July 2018
Volume 59, Issue 9
Open Access
ARVO Annual Meeting Abstract  |   July 2018
Effects of engineered cellular microenvironments on the secretome of human mesenchymal stem cells
Author Affiliations & Notes
  • Sarah Hull
    Chemical Engineering, Stanford University, Palo Alto, California, United States
  • Gabriella Fernandes-Cunha
    Ophthalmology, Stanford University, Palo Alto, California, United States
  • Hyun Jong Lee
    Ophthalmology, Stanford University, Palo Alto, California, United States
  • Sarah Heilshorn
    Materials Science & Engineering, Stanford University, Stanford, California, United States
  • David Myung
    Ophthalmology, Stanford University, Palo Alto, California, United States
  • Footnotes
    Commercial Relationships   Sarah Hull, None; Gabriella Fernandes-Cunha, None; Hyun Jong Lee, None; Sarah Heilshorn, None; David Myung, None
  • Footnotes
    Support  National Eye Institute/NIH K08 EY028176; Stanford SPARK Translational Research Program; National Institutes of Health P30 Core Grant; Research to Prevent Blindness Core Grant
Investigative Ophthalmology & Visual Science July 2018, Vol.59, 2293. doi:
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      Sarah Hull, Gabriella Fernandes-Cunha, Hyun Jong Lee, Sarah Heilshorn, David Myung; Effects of engineered cellular microenvironments on the secretome of human mesenchymal stem cells. Invest. Ophthalmol. Vis. Sci. 2018;59(9):2293.

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      © ARVO (1962-2015); The Authors (2016-present)

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Abstract

Purpose : The human mesenchymal stem cell (hMSC) secretome, a collection of bioactive secreted factors, has therapeutic potential in corneal wound healing. However, the conditions for reliably controlling the molecular profile to maximize its regenerative effects remains unknown. This study tests the hypothesis that the secretome’s molecular profile can be modulated by changing the hMSC’s 3D microenvironment. We compare the effects of using bioorthogonal chemistry and traditional chemical crosslinking to synthesize collagen-based hydrogels for 3D cell culture by monitoring the hMSCs secretion profiles following encapsulation.

Methods : Bioorthogonal collagen gels were formed using strain-promoted azide-alkyne cycloaddition (SPAAC), a biocompatible form of copper-free click chemistry. Briefly, type I collagen was functionalized with either azide or cyclooctyne groups using NHS ester chemistry, and then these two components were combined to produce a gel. Non-bioorthogonal gels were made using multi-arm succinimidyl chemistry to crosslink type I collagen. In each case, concentration and degree of functionalization were tuned to modulate the mechanical properties of the gels, and rheological measurements were performed to measure gel stiffness. Bone marrow-derived hMSCs were then encapsulated within either (1) bioorthogonally crosslinked collagen gels, (2) non-bioorthogonally crosslinked collagen gels, or (3) uncrosslinked collagen gels. Conditioned media was collected on days 2, 4, and 8 of culture from these gels for proteomic analysis using a Luminex Multiplex immunoassay.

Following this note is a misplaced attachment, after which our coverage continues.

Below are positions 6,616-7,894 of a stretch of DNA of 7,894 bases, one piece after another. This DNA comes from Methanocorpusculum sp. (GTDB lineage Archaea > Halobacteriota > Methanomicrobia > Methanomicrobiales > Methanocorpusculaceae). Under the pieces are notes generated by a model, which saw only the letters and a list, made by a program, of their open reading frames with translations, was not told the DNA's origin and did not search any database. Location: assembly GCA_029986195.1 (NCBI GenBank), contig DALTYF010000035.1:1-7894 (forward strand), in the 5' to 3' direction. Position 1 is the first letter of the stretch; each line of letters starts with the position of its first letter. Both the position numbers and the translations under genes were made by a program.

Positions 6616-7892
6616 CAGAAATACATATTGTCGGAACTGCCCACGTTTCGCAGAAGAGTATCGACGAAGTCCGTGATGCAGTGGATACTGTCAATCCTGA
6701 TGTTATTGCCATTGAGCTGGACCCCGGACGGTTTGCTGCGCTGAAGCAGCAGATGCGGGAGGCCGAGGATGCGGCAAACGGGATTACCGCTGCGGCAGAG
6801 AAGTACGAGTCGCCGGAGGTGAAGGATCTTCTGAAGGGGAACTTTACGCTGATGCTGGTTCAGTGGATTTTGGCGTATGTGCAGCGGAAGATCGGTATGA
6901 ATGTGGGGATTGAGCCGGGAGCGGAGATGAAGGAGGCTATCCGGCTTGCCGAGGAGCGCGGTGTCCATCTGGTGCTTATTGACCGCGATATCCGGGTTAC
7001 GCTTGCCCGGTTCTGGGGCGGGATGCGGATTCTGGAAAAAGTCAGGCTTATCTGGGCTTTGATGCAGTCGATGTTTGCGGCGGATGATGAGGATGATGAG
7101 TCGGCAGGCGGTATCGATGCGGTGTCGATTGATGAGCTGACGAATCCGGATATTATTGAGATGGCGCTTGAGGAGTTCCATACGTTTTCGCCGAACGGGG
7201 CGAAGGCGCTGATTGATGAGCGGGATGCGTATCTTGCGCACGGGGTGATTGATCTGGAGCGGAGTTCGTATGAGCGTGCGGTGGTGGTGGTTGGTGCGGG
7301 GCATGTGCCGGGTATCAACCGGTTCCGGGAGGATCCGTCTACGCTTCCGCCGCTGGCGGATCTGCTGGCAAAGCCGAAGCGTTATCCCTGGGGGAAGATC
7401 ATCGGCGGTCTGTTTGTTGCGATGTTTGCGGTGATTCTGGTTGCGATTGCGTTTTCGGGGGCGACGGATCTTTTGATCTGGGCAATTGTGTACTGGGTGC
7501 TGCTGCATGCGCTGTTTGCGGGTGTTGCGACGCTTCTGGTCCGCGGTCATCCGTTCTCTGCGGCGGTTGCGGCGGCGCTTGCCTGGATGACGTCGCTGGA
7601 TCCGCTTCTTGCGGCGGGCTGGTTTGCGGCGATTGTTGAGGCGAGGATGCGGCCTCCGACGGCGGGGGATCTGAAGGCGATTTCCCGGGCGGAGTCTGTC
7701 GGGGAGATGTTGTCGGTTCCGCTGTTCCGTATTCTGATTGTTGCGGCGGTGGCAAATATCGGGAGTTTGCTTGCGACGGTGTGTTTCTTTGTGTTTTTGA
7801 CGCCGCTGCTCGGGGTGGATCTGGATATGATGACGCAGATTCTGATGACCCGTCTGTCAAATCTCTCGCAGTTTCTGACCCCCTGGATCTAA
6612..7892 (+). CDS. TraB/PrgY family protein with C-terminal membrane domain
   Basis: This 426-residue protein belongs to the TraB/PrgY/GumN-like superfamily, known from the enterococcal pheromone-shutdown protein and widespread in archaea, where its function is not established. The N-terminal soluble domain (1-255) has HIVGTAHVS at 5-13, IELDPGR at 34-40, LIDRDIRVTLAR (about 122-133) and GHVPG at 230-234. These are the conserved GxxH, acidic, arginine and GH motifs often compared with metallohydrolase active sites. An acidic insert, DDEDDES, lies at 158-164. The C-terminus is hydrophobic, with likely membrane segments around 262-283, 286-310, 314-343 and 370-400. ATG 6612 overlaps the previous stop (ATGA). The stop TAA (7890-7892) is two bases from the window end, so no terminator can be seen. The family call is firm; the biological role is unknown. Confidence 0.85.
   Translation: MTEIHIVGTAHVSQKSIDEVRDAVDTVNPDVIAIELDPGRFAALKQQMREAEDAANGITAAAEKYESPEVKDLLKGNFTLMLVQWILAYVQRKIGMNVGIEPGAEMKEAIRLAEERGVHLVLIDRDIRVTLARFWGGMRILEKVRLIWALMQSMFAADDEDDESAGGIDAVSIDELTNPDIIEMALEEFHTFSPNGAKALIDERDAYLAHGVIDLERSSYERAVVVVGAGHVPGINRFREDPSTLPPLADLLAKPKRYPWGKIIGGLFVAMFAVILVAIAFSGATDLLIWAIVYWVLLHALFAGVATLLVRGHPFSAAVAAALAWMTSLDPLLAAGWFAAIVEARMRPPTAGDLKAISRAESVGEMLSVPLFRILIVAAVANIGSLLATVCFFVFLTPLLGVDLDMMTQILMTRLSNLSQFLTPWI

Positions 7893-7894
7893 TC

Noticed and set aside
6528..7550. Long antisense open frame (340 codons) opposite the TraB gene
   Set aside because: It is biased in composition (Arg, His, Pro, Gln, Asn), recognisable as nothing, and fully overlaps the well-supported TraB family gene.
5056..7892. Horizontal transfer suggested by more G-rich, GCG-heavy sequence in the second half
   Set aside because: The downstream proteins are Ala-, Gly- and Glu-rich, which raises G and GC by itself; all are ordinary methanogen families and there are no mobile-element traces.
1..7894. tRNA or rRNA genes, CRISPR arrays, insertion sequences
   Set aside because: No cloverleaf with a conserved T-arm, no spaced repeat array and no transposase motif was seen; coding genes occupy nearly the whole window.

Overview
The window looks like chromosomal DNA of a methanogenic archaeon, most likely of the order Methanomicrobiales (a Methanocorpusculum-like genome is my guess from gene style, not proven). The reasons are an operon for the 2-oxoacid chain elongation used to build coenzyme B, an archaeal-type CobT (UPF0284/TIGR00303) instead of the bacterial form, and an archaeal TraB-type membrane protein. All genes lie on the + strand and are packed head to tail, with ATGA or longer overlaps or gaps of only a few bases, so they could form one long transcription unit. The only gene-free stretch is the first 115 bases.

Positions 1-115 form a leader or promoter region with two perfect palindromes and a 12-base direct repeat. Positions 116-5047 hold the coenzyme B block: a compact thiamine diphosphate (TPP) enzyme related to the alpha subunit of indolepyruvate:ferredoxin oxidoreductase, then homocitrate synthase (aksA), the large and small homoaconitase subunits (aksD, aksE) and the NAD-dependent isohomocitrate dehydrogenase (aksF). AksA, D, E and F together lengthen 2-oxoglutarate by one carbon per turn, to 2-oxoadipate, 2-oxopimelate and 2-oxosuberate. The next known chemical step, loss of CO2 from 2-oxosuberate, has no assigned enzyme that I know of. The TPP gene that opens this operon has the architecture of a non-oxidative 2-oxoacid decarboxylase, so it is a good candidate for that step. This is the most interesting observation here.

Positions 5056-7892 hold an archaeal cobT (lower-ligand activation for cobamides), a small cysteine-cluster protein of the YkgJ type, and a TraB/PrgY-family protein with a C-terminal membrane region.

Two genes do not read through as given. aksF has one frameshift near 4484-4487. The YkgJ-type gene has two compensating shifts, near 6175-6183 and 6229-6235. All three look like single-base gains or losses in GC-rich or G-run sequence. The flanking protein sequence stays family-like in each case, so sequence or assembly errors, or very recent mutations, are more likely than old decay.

Results : Culturing hMSCs in bioorthogonal vs non-bioorthogonal environments yielded significantly different secretion profiles as determined by immunoassay. In a 3D bioorthogonal environment, factors favorable for corneal wound healing, including EGF, NGF, IL6 and VCAM-1, were upregulated as compared to both uncrosslinked collagen and non-bioorthogonally crosslinked collagen gels. In addition, MSCs exhibited greater spreading morphology when encapsulated within bioorthogonally crosslinked gels. In all cases, encapsulated hMSCs remained viable for the 8 days prior to secretome collection.

Conclusions : Our results confirm our hypothesis that changing the cells’ microenvironment alters their secretion profile and demonstrate the feasibility of controlling the hMSC secretome for potential therapeutic benefit on corneal wound healing.

This is an abstract that was submitted for the 2018 ARVO Annual Meeting, held in Honolulu, Hawaii, April 29 - May 3, 2018.

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